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dwarf bunny advice sought


Calamity Jane
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blame it on the fullmoon....we temporarily lost our minds (again!....guess it really aint so temporary, then :P)

but anyway, we came home with a new addition to the family...a teensy-weensy adorable gray dwarf bunny. We bought a large cage and 'starter kit' but really are quite clueless.

any stories and/or advice most appreciated.

ReDD? looking your direction!

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I had some neighbors that had a bunny when I lived in London. They had a leash and would take it for walks.

Later, said bunny moved to an apartment right in the heart of downtown and could no longer go for walks. The thing is, it also constantly got out of its cage and was the bane of anything (predominantly wires) that was at its mouth height.

Really fun to play with though.

I know nothing more about bunny's except I heard they like carrots and say "what's up doc?"

Edited by Guest
stupid it's, why not just have one version
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With Jello coming to town my sad excuse for a memory has been shook up with one of his tales about bunnies and carrotts....no idea if this is true but I remember him saying that giving bunnies carrotts is actually really bad...makes them shit shratnel...destroys them....who knows....might be worth looking into though since I think everyones first food thought for bugs is carrotts.

Other than that all I know is if you get tired of little bugsy...my doggy would love a yummy little snack. :P

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MattM provided some good advice there. Bunnies love to chew.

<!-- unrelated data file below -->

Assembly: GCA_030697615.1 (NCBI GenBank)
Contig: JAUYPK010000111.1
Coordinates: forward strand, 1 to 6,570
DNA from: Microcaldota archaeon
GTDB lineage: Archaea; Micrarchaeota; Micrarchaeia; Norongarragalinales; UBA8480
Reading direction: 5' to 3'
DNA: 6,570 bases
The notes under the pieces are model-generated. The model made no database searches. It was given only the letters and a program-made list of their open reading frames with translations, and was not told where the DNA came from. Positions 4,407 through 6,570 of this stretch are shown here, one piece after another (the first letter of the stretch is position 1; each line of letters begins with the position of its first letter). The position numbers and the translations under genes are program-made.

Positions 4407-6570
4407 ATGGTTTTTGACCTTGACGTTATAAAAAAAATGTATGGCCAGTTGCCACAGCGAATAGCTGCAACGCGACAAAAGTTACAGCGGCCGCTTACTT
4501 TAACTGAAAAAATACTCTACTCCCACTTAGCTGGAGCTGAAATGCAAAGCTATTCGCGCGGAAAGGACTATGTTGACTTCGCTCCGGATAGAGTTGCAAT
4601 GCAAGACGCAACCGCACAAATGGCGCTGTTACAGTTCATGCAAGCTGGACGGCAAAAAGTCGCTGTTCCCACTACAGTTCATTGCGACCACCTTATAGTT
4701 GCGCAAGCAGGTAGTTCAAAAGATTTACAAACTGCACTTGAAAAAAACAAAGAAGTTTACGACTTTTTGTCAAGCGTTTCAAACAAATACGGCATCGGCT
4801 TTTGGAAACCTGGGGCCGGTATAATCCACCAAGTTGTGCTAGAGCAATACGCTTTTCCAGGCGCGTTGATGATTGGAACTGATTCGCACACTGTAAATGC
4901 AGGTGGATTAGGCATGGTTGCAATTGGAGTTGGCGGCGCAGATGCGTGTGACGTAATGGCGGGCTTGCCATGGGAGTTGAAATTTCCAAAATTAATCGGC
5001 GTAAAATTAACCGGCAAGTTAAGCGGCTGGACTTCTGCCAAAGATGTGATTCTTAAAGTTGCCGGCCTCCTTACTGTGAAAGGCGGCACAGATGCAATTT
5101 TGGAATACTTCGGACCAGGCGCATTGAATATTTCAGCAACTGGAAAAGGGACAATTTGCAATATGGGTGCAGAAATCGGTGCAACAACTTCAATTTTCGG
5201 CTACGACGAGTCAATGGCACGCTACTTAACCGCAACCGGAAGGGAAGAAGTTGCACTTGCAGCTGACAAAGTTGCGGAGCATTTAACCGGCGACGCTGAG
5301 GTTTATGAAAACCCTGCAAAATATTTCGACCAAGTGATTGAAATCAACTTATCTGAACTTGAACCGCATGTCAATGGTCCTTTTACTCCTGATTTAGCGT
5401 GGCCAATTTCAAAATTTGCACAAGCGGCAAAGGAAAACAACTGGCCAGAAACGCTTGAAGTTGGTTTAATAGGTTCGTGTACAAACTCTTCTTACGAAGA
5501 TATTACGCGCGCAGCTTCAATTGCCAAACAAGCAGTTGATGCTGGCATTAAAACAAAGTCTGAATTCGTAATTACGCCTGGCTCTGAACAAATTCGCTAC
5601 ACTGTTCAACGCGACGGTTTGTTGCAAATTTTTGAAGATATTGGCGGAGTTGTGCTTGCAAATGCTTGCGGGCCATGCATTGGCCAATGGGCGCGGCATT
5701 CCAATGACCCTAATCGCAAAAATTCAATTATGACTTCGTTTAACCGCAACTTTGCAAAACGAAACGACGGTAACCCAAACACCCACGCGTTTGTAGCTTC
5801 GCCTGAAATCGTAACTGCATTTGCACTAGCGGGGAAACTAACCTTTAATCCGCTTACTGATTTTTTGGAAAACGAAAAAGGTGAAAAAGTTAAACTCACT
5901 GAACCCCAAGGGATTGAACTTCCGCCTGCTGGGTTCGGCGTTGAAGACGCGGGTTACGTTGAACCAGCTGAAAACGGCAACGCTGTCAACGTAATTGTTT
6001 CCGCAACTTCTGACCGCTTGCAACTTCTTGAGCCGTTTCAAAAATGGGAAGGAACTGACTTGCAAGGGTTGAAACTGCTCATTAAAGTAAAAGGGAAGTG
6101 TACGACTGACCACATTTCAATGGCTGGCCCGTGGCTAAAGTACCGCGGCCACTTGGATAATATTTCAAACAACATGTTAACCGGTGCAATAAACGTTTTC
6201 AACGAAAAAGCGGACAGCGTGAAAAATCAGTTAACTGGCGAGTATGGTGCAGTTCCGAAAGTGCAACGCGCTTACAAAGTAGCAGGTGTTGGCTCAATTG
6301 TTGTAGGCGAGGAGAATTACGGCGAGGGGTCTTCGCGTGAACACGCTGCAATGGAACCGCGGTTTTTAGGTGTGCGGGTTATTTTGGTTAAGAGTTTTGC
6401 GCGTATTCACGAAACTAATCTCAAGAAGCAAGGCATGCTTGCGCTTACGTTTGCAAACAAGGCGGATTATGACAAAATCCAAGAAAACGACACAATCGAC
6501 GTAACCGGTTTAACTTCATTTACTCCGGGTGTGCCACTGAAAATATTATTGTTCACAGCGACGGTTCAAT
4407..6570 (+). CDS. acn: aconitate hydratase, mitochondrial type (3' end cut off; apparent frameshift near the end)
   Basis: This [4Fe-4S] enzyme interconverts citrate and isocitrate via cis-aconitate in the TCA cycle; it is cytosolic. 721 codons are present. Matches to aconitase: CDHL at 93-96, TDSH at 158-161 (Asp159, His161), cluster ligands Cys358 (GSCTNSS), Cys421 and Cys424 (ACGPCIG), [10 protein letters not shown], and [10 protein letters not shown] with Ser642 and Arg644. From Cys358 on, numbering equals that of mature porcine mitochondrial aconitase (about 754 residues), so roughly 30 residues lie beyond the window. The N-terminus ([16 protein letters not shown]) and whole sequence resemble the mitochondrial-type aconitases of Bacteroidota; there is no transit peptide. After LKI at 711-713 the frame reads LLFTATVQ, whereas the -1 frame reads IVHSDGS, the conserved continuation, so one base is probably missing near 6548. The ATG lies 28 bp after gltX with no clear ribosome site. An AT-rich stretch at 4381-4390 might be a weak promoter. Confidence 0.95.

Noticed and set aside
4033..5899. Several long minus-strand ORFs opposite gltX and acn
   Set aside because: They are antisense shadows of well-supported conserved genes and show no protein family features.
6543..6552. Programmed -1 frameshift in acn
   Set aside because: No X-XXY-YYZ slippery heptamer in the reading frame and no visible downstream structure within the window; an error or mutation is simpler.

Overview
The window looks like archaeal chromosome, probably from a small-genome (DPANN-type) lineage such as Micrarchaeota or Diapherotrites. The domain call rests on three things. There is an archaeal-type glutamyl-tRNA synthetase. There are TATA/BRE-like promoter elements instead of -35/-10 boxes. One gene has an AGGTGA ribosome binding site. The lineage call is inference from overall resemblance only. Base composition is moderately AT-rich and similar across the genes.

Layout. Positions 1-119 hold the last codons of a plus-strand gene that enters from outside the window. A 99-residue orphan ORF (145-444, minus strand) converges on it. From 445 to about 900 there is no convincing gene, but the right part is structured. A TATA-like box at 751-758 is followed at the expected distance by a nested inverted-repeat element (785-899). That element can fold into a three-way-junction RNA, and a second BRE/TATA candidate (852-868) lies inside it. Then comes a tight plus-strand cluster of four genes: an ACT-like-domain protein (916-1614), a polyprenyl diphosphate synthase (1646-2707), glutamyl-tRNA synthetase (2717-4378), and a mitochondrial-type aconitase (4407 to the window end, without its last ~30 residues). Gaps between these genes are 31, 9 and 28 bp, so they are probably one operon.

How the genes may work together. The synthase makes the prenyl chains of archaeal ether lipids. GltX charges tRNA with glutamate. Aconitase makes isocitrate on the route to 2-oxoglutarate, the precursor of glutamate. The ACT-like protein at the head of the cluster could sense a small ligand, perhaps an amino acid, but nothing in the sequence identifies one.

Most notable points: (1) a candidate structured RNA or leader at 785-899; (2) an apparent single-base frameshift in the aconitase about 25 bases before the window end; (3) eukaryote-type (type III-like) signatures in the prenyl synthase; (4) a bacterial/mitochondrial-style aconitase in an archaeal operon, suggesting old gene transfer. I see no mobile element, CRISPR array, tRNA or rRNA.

My friend's bunny used to eat the insulation off wires all the time (somehow, without ever being electrocuted). My bunny seemed to really prefer cardboard; especially covers of textbooks and videotapes.

(I had him running loose in a spare room where I store about a dozen VHS tapes that I can't seem to part with; that will theoretically be transferred to DVD one day, and most of which now no longer have covers, or only half-covers.)

They're good pets, though, and really do come to have affection for their owners; despite being constantly scared.

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thanks for that link mattm...I'll read it all and do some searching on my own (eventually)

gal at pet store said no food other than special bunny food for at least a few months (this baby is only 8 weeks old), then only occasional apples as treats (watery veggies, like lettuce, will make watery poo!)

After only less than a day, I think l'il Twitch has already figured out her litter box. And my friend is convimced she already recognizes my voice. She's out of her cage being cuddled almost constantly (4 adults and 3 children currently in the house) and she seems really affectionate.

There's something to be said about a moment that feels "right"...the moment I saw Twitchie, I knew she needed to come home with us, and in all honesty, the idea of having a pet bunny NEVER crossed my mind before!!!!

I'll see if I can post some pics soon.

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yay! another scully-creature!